Fortitude

[Wisdom] teacheth temperance and prudence, justice and fortitude.

It is characteristic of our age to endeavour to replace virtues by technology. That is to say, wherever possible we strive to use methods of physical or social engineering to achieve goals which our ancestors thought attainable only by the training of character. Thus we try so far as possible to make contraception take the place of chastity, and anesthetics to take the place of fortitude; we replace resignation by insurance policies and munificence by the Welfare state. It would be idle romanticism to deny that such techniques and institutions are often less painful and more efficient methods of achieving the goods and preventing the evils which unaided virtue once sought to achieve and avoid. But it would be an equal and opposite folly to hope that the take-over of virtue by technology may one day be complete.

Affliction is the wholesome soil of virtue, where patience, honor, sweet humility and calm fortitude, take root and strongly flourish.

Humility, liberality, chastity, meekness, temperance, brotherly love, and diligence, are the virtues contrary to the Seven Capital Sins... Prudence, justice, fortitude, temperance, are the Four Cardinal Virtues.

Virtue is nothing but an act of loving that which is to be beloved, and that a t is prudence, from whence not to be removed by constraint is fortitude; not to be allured by enticements is temperance; not to be diverted by pride is justice.

To be honest, to be kind - to earn a little and spend a little less, to make upon the whole a family happier for his presence, to renounce when that shall be necessary and not be embittered, to keep a few friends, but these without capitulation - above all, on the same grim condition, to keep friends with himself - here is a task for all that a man has of fortitude and delicacy.

Solitary we must be in life's great hours of moral decisions; solitary in pain and sorrow; solitary in old age and in our going forth at death. Fortunate the man who has learned what to do in solitude and brought himself to see what companionship he may discover in it, what fortitude, what content.

Every virtue gives a man a degree of felicity in some kind: honesty gives a man a good report; justice, estimation; prudence, respect; courtesy and liberality, affection; temperance gives health; fortitude, a quiet mind, not to be moved by any adversity.

Give us the fortitude to endure the things which cannot be changed, and the courage to change the things which should be changed, and the wisdom to know one from the other.

The four cardinal virtues are prudence, fortitude, temperance and justice.

The mother said, “This is a better day than the last, for my children have learned fortitude in the face of hardness. Yesterday I gave them courage. Today I have given them strength... This is the best day of all, for I have shown my children God... I have reached the end of my journey. And now I know that the end is better than the beginning, for my children can walk alone, and their children after them.” And the children said, “You will always walk with us, Mother, even when you have gone through the gates.”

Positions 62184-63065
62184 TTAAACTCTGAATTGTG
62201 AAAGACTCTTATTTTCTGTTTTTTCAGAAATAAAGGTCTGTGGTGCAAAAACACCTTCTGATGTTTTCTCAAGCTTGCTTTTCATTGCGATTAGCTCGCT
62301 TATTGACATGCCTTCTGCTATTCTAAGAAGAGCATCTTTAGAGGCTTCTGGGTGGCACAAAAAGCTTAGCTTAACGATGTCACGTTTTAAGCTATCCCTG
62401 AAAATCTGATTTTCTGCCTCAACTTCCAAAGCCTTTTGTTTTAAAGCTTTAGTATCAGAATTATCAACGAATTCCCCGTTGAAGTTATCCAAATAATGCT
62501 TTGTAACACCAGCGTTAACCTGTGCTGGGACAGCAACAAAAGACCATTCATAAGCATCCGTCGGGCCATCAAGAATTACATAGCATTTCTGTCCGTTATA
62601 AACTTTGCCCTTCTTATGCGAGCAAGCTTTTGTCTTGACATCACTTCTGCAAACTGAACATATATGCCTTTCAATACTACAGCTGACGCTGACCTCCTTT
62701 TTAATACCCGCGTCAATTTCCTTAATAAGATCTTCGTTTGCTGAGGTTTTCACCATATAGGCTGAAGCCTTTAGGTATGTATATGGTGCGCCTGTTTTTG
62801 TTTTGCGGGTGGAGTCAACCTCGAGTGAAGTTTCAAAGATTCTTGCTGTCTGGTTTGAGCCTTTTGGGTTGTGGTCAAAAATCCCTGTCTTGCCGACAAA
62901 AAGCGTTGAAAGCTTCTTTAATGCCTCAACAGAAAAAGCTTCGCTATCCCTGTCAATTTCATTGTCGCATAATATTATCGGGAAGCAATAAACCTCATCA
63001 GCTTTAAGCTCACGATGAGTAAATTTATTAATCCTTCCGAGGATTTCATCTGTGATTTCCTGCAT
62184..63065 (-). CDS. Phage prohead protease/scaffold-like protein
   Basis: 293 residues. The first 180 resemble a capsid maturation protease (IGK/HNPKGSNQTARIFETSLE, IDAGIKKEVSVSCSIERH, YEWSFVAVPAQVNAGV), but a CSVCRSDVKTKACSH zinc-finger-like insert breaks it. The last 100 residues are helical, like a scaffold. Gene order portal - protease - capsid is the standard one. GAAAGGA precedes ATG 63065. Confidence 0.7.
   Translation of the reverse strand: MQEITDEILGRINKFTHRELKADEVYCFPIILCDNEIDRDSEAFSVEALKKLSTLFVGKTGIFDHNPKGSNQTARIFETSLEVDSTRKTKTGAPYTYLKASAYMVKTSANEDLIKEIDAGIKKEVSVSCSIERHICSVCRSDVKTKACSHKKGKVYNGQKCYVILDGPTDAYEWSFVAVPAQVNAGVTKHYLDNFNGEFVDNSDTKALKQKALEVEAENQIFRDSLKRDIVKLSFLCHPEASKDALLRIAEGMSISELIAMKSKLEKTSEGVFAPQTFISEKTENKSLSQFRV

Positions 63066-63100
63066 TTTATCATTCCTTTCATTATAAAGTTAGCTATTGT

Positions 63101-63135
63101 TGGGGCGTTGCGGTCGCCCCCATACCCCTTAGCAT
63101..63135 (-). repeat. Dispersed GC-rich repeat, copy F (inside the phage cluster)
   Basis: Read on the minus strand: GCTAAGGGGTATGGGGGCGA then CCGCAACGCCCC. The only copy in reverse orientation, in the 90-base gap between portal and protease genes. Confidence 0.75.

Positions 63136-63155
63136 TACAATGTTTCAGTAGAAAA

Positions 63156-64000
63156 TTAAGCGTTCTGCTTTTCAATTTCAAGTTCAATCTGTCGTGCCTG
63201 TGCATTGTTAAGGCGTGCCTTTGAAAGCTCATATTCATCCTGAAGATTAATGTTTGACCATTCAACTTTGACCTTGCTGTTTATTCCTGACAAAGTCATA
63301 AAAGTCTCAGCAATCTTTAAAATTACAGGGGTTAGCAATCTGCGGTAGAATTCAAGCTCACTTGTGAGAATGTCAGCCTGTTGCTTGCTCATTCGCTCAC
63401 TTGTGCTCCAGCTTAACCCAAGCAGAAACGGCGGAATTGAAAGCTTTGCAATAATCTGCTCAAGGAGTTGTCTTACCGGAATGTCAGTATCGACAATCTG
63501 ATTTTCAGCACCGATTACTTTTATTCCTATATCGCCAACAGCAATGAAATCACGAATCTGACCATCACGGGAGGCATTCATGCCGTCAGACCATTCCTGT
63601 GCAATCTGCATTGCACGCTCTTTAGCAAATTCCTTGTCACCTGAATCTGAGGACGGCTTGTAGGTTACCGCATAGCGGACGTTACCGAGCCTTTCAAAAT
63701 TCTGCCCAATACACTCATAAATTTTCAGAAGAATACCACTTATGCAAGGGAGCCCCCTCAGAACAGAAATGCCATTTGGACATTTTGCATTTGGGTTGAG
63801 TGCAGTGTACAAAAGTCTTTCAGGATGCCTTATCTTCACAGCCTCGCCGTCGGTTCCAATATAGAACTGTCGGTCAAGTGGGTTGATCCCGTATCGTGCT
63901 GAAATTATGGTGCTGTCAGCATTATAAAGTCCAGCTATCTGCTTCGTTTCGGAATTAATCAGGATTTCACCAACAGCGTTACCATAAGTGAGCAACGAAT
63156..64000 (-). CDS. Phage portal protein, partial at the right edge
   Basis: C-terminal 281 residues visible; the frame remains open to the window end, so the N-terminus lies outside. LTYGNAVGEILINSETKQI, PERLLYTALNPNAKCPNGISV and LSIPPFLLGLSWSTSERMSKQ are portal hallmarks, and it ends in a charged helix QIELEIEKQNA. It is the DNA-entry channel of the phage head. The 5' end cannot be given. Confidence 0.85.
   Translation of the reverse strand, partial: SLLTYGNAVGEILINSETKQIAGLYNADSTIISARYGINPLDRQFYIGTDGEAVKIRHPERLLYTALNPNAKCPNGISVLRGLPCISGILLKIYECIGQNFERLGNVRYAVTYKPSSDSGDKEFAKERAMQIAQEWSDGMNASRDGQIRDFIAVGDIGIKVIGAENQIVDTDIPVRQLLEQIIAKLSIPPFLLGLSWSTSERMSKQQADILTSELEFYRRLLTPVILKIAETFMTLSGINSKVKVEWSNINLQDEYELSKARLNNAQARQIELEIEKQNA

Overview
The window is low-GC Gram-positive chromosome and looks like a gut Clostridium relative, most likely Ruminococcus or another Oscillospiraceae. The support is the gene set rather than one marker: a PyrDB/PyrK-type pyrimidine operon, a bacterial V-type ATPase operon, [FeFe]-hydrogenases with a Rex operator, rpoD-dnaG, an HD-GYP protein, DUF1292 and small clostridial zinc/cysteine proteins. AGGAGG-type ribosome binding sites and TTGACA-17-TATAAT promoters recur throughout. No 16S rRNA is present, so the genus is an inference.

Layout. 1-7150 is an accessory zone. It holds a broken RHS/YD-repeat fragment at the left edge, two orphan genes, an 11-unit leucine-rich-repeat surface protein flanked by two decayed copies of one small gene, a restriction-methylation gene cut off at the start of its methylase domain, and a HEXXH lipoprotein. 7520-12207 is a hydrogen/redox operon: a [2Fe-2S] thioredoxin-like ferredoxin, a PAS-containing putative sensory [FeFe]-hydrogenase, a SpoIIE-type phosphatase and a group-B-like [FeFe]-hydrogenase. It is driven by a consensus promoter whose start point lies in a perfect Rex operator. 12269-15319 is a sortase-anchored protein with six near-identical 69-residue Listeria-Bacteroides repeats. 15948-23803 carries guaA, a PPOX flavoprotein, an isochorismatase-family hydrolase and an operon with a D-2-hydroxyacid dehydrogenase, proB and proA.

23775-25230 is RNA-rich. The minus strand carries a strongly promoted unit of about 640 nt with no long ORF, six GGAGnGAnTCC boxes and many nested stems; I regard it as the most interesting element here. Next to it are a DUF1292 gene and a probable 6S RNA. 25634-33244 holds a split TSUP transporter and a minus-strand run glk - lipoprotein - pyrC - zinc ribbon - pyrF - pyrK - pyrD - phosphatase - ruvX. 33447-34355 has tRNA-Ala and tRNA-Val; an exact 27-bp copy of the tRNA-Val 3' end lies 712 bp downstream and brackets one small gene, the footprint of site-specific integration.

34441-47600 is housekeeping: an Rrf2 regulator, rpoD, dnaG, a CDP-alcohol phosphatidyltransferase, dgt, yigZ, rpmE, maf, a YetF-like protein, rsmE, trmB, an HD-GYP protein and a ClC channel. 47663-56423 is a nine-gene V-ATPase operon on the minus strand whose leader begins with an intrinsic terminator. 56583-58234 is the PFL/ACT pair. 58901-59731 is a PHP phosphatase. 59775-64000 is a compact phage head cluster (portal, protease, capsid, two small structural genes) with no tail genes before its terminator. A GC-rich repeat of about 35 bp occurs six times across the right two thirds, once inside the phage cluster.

Wisdom is the highest virtue, and it has in it four other virtues; of which one is prudence, another temperance, the third fortitude, the fourth justice.

Medieval churchmen… held that faith, hope and love are the fundamental Christian virtues and that the cardinal virtues (prudence, justice, temperance, fortitude) are needed to express faith, hope and love in all the varying circumstances of life in the world.

God is the source and goal of ideals by which to live triumphantly in the face of starkest grief. The sufferer who finds God as the strength and mainstay of his life does not merely acquiesce before the inevitable with stoic fortitude. He looks the tragedy in the face, and looks up to new heights of spiritual beauty to which he may mount by using his grief as a stairway to God’s glory.

Fortitude is the Guard and Support of the other Virtues; and without Courage a Man will scarce keep steady to his Duty, and fill up the Character of a truly worthy Man.

Perfect love is rare indeed - for to be a lover will require that you continually have the subtlety of the very wise, the flexibility of the child, the sensitivity of the artist, the understanding of the philosopher, the acceptance of the saint, the tolerance of the scholar and the fortitude of the certain.

Obstinacy, sir, is certainly a great vice; and in the changeful state of political affairs it is frequently the cause of great mischief. It happens, however, very unfortunately, that almost the whole line of the great and masculine virtues - constancy, gravity, magnanimity, fortitude, fidelity, and firmness - are closely allied to this disagreeable quality, of which you have so jut an abhorrence; and in their excess all these virtues very easily fall into it.

Virtue consisteth of three parts - temperance, fortitude, and justice.

The Virtue of Prosperity is Temperance; the Virtue of Adversity is Fortitude: which in Morals is the more Heroical Virtue.

To speak in a mean, the virtue of prosperity is temperance, the virtue of adversity is fortitude, which in morals is the more heroic virtue.